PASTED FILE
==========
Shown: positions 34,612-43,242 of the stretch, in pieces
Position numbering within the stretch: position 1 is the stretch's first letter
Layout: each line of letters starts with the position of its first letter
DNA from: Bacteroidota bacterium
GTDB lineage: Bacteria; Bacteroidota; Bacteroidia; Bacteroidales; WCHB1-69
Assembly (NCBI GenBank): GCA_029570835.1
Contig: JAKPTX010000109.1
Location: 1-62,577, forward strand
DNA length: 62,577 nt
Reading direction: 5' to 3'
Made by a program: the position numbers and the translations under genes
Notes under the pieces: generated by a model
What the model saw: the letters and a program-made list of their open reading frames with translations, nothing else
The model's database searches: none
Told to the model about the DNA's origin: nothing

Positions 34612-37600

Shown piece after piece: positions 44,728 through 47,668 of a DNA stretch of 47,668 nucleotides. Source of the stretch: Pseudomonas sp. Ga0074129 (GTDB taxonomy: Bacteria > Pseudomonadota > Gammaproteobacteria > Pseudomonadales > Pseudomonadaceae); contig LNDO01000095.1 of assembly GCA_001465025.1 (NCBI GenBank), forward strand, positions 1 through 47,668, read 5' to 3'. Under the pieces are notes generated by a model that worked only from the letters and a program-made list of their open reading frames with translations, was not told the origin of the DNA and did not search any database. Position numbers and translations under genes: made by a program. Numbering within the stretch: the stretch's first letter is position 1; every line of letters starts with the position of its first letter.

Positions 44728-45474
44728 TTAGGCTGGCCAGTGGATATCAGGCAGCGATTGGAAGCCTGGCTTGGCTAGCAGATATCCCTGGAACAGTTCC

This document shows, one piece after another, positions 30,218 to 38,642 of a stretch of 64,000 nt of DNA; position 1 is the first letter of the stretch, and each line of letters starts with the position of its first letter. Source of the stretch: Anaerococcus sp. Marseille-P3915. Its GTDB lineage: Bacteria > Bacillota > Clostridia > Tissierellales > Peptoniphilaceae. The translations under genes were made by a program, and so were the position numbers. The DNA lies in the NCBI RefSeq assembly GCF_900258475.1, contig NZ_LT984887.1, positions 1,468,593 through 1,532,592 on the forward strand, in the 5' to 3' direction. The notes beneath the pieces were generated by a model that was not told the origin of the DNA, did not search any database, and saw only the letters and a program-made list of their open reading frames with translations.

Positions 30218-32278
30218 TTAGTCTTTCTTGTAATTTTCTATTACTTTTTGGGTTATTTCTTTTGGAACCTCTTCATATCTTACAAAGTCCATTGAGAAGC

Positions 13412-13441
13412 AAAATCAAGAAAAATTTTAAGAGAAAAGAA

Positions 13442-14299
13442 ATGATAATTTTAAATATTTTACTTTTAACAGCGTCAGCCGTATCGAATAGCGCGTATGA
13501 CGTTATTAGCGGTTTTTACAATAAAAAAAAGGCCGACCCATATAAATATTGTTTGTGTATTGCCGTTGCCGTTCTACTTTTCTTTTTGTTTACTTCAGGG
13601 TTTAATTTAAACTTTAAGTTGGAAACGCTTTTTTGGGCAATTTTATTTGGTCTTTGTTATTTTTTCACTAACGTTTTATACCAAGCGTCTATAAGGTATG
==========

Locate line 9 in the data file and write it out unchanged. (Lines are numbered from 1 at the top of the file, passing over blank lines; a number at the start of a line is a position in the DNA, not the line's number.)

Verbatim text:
DNA length: 62,577 nt